Recently, Belinda Drake sat down for an interview with the DeJuan Marrero Podcast about her life growing up in Gary, IN, and the challenges she faces as a young, African-American, LGBTQ+ female candidate running for State Representative of IN House District 89.
Listen to the full podcast here:
Below are some excerpts from the interview.
On how Belinda got into politics:
“You take everything you’ve experienced in life. Poverty, lack of healthcare, etc. You take those things and you try to help somebody else with it…I wouldn’t say I ‘got into politics’, I’ve just been a public servant my entire adult life.”
“I believe that my purpose is to serve. What better way to do that than to run for office? To influence those policies that have impacted my immediate community. That have impacted the next generation to come.”
“I’m a millennial, but there’s a new generation after me that’s looking up to me. I have nieces and nephews who are looking to me to pave the way, so they don’t have to experience the same things that I experienced in life. That they have access to equitable education. Access to adequate healthcare. So that they don’t have to be part of a broken criminal justice system.”
“It’s about doing purposeful work. Being out in the community. Hearing all the issues. Hearing all the challenges. And trying to take everything that I’ve learned and influence policy. To create a better space that we can all thrive in.”
“There is no blueprint for people like us. They didn’t teach us how to run for office. They didn’t teach us how to take everything we’ve been through and use it to help somebody else. So I have to try.”
“We created the hashtag #BelieveINBelinda to say that if you believe in me, it’s because I believe in you. Because I believe in the people. I believe in the community. I do believe we are our greatest asset.”
On attending the Trans Visibility March in D.C.:
“I just got back from the Trans Visibility March in Washington, D.C. We went out to Washington, D.C. and we had a march for our trans community. I am honored and thrilled to have been part of history. That was the first visibility march for the trans community, which is part of our LGBT+ community.
With everything that’s going on in the world, all the hate, no matter which community it’s brought upon, it’s just something I cannot sit on. Too often, I continue to hear that someone of the trans community has been killed and we continue to sweep it under the rug. So I said ‘I’m going to go out and support them.’ Just like I stand for every other community that I belong to.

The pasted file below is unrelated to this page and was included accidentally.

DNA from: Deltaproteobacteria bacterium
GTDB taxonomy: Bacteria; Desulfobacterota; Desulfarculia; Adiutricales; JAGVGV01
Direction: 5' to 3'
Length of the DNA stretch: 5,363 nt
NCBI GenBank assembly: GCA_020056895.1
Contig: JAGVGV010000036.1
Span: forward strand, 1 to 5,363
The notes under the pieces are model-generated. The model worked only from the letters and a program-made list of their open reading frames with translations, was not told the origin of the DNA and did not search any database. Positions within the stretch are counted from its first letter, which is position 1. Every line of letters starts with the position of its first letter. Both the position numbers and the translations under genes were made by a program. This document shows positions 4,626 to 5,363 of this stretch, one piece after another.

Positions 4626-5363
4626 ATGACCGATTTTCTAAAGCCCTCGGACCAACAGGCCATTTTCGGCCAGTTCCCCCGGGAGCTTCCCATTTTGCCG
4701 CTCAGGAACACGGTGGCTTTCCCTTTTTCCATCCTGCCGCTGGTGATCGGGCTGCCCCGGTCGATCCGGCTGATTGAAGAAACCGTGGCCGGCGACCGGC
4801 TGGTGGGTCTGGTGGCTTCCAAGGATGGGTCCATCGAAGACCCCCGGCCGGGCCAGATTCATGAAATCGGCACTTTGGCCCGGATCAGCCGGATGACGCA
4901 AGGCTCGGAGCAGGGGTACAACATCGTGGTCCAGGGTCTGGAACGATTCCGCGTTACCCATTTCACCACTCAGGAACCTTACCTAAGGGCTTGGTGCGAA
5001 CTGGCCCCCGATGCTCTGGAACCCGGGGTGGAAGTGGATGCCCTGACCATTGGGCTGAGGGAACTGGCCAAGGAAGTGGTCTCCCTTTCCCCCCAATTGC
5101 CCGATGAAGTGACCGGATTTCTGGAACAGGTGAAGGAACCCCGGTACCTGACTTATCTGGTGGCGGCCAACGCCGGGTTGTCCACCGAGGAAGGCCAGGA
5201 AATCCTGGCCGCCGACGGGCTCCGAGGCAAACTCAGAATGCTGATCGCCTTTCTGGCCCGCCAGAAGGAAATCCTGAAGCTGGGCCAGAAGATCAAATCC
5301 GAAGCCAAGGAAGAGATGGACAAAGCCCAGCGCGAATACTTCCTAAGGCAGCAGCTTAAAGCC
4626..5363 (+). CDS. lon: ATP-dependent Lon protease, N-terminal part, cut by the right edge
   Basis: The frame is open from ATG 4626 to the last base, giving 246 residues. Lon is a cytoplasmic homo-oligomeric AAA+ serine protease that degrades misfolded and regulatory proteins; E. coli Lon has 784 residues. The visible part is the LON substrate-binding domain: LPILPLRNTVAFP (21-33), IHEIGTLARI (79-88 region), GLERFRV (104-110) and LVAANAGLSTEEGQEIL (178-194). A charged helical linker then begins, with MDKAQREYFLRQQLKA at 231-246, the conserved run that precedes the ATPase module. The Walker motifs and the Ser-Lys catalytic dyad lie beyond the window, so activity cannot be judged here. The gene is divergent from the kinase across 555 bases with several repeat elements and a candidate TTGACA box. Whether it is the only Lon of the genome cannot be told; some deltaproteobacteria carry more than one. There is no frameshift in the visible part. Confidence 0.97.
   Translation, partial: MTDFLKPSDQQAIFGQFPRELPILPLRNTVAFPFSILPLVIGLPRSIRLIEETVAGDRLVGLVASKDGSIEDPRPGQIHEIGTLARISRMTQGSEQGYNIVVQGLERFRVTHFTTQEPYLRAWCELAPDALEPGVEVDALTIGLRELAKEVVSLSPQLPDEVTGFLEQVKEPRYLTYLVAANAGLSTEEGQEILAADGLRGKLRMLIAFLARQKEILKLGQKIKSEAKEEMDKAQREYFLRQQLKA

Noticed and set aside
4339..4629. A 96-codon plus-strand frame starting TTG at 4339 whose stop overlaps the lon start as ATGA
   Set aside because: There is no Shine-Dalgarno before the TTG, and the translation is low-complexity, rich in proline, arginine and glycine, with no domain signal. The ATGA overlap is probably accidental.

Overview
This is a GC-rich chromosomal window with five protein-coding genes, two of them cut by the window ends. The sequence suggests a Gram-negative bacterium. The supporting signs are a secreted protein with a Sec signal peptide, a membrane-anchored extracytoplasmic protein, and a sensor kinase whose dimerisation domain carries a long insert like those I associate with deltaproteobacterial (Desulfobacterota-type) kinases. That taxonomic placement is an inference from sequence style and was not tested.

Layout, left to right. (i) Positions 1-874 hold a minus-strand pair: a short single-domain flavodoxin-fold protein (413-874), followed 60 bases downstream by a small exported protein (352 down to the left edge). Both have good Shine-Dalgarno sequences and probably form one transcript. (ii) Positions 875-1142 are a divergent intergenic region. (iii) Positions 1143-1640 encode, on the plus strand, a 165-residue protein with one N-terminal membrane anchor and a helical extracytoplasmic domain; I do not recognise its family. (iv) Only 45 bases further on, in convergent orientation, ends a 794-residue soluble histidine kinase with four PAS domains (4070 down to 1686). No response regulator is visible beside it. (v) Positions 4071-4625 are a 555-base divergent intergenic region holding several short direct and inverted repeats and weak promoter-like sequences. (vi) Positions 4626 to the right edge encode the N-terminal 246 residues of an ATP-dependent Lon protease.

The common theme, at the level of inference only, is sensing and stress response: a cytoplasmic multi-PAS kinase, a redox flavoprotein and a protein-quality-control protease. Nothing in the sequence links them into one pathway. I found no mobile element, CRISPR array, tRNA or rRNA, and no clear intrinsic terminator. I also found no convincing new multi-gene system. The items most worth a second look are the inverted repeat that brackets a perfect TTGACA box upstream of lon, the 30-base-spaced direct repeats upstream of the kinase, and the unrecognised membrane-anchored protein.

There were thousands of people marching in the streets of D.C. To be transparent, I was scared. I was scared, excited, overwhelmed – but at the same time, honored to be there.
The fact that I’m living in purpose and being an advocate and an activist, and actually putting what I believe in into action on a consistent basis – that’s a blessing. Not everybody gets to do that.
At the end of the day, history was made.”
“I hope that we can continue to be allies – and what that means is that you may not specifically belong to every community that I belong to, but I know that you care about people. We have to continue to win with love, to act kindly and be nice to each other. At the end of the day, we’re all human beings, regardless of how we love.”
On challenges Belinda faces on the campaign trail:
One of the challenges of running for State Representative in the state on Indiana is that I’m an African-American open lesbian. I’m black and I love women. Indiana is still conservative. So I have to question sometimes, ‘Do I wear this?’ ‘Do I say that?’ ‘How do I wear my hair this time?’
Just being my authentic self can be a challenge and getting my own communities to embrace me. Meaning, for my African-American community to love me as I am black, regardless of how I love. To get my non-LGBTQ+ communities to love me as a female, as I am. To get my LGBTQ+ community to love me and embrace me, even though I might dress differently.”
On running for office as an openly LGBTQ+ candidate:
“It’s scary. You have to be brave, living in Indiana. But that’s a part of who I am. That’s not only who I am though. My whole story is who I am.”
On assembling the campaign team:
“When I put together my campaign team, I didn’t take your typical political people. Prior to making the final decision to run for state rep, I started to notice different people in the community. I believe we are our greatest asset.”
“I just took what was already out there, people from the community, and we put together a team of about 6 people. That part is overwhelming sometimes. It’s like ‘How did I come into contact with all these great people who I believe in?’
We can’t do it ourselves. It’s organic.
When we’re walking in purpose, we never know who we’re going to make contact with along this journey that we’re taking in life. Try to be a beacon of light and positive energy wherever you go, and you’ll attract the same type of spirits. Nothing is coincidence.”
On her mother:
“I have nothing but gratitude and respect for my mother. She raised us as a single mom, myself and my younger brother and sister. And she raised us in Gary, IN – not the current Gary, IN that’s coming along. The Gary, IN during the murder capital time.
She was a single, teenage mom when she had me. I’m so glad that she chose me. Being a mom at a young age, you have to face a lot of challenges. So every day I tell her that I love her and that I’m grateful that she chose me.“
Belinda’s advice on succeeding in the face of adversity:
“To anyone in life that’s faced with adversity, stay focused, keep grinding, be consistent, and most importantly, believe in yourself.”
Interested in supporting Belinda’s movement?